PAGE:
by Hang-Shuen Lee on DW
With so many healthy diet theories flying around these days, it can be hard to know what is actually good for our bodies. Here’s a completely different view of food, one that’s been established for thousands of years.
Living in a world with countless healthy diet theories are flying around, it’s sometimes hard to know what is really good for our bodies. Butter is bad, butter is good; diet coke is good, diet coke is bad; raw food is bad, raw food is good.
Our views on healthy food change all the time, often depending on the newest clinical research findings. We know all about fat, carbohydrates, proteins, minerals and vitamins, but no matter how advanced our knowledge on food is, there are always studies that introduce something new and diet theories that get debunked. What do our bodies really need? That’s a question to which we could never seem to find an answer.
The Chinese have their own answer to healthy eating, with concepts strongly related to traditional Chinese medicine. They are probably the most hard-core supporters of the saying “You are what you eat,” regardless of whether they really follow that advice.
I asked a Chinese Medical Practitioner in Hong Kong, Chan Kei-fat, and Guo Qiming, a practitioner from Beijing with a shop in Cologne, to describe to what extent food and medicine are related, and to what extent are these concepts applicable to places outside China.
1. Food is medicine, medicine is food
In contrast with western medicine, the role of food and medicine in traditional Chinese medicine overlap. For example, a water melon is food, but it can also have a medical effect during hot days because of its hydrating properties.
The ancient clans of China, dating back to 2200 BC, started to discover the different medical values of herbs while they were still hunting and gathering. Some foods relieved their illness, some caused death. Over time, and in concourse with the growth of Chinese philosophy, medical theories were developed.
However, there are also some foods that are considered more “medicine” than “food,” for example, ginseng. When it comes to this “medicine,” a person should consult a practitioner, since eating it could make your body worse. Why? Foods have different natures, and all of us have different bodies that interact differently with different foods.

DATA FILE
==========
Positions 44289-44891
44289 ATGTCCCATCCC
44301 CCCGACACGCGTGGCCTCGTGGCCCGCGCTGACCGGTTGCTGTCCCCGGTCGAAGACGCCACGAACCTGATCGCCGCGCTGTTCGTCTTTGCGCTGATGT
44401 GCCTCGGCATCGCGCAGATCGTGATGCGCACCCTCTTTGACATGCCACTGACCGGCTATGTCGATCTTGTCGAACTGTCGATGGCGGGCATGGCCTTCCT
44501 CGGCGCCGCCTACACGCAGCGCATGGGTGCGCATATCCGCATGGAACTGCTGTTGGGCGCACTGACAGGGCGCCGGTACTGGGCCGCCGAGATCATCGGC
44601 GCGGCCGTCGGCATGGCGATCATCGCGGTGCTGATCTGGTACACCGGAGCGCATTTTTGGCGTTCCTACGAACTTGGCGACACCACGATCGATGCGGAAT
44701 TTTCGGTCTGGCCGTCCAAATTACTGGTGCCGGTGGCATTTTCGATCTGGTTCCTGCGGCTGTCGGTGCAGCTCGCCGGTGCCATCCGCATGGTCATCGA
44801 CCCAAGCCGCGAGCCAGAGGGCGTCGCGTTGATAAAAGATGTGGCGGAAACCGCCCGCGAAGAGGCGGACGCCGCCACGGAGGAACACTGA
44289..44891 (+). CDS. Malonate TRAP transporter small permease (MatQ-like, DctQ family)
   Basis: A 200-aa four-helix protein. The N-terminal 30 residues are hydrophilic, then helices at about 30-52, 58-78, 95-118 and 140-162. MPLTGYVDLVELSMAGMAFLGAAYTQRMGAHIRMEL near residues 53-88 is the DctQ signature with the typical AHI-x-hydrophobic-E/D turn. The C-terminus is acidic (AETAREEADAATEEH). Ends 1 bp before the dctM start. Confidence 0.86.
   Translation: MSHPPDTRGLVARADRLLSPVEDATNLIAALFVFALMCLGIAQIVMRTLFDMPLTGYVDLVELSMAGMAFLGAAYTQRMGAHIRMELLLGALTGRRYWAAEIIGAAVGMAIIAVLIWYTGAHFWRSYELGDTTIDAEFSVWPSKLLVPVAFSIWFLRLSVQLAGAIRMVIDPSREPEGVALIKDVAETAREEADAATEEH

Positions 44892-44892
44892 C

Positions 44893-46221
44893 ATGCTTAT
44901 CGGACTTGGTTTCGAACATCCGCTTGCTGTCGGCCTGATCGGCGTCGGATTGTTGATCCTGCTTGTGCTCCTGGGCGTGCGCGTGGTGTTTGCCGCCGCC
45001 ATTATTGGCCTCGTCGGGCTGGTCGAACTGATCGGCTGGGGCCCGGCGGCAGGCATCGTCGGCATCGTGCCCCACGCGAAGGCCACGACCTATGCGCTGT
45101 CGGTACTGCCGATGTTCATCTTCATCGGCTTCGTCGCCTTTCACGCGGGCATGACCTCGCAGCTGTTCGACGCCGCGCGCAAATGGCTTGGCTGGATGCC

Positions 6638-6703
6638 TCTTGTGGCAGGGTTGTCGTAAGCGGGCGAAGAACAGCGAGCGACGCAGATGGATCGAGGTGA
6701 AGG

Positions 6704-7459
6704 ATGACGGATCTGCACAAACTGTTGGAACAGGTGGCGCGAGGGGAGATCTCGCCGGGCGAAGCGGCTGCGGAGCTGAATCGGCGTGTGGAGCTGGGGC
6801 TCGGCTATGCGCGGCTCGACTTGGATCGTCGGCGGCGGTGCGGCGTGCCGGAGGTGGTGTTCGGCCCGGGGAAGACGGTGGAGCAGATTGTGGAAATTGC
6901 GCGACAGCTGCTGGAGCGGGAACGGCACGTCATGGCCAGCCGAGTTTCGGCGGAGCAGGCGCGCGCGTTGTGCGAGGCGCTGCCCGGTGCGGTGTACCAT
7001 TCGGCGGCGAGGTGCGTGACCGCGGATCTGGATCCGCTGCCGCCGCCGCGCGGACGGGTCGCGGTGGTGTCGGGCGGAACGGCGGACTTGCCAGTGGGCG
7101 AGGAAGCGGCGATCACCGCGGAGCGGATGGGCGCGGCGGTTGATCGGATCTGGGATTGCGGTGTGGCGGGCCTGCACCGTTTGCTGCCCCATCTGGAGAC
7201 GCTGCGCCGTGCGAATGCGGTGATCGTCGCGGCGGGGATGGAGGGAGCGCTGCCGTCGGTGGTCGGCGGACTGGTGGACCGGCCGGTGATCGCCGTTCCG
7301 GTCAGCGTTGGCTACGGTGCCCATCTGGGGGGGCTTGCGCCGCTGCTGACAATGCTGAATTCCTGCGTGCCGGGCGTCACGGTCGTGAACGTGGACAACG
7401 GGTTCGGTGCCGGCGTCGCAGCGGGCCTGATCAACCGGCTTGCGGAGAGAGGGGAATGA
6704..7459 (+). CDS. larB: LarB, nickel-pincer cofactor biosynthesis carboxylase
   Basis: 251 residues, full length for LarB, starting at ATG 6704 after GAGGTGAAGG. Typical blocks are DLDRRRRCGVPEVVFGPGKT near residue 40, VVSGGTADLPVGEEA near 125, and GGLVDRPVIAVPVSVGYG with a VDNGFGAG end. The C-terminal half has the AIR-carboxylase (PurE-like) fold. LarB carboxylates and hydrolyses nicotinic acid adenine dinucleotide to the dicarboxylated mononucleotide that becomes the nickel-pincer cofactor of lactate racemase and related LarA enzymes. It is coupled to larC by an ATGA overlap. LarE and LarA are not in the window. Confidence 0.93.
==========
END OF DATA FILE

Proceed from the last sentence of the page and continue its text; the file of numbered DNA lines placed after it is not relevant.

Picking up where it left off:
2. The four natures of food
In traditional Chinese medicine, food is divided into five natures, called “siqi”: cold, cool, neutral, warm and hot. The nature of food is not determined by their actual temperature, but rather by what effects they have on a person’s body after consumption. When a person continually eats one type of food, it creates an imbalance in their body, and affects their immune system. Thus, one of the keys in Chinese medicine is to keep our body “neutral.”
Foods that are warm and hot bring heat to our bodies — e.g. beef, coffee, ginger, hot chilies and fried foods — while cold and cool foods cool down our bodies — think of salad, cheese, green tea, and beer. Neutral foods are foods like oil, rice, pork and most kinds of fishes.
A person who has too much heat in their body usually feels hot, sweats all the time, is grumpy, has a swollen tongue, or could be constipated. People who have too much cold in their bodies appear pale, have cold hands and feet, might feel weak, or have bad blood circulation. When this happens, we are advised to stop eating that kind of food.
3. It’s more than just a taste
Similarly in the western world, the Chinese divide tastes into five different kinds (Wuwei): sour, bitter, sweet, spicy and salty. But for the Chinese, these are more than just senses. In traditional Chinese medicine, each bite of foods sends the nutrition to corresponding organs: sour food enters liver and helps stop sweating, eases coughing; salt enters the kidneys, and can drain, purge and soften masses; bitter food enters the heart and the small intestine and helps cool heat and dry any dampness; spicy food enters the lungs and large intestine and helps stimulate appetite; sweet food enters the stomach and spleen and helps lubricate the body. Thus, it is important to have each flavor in the diet.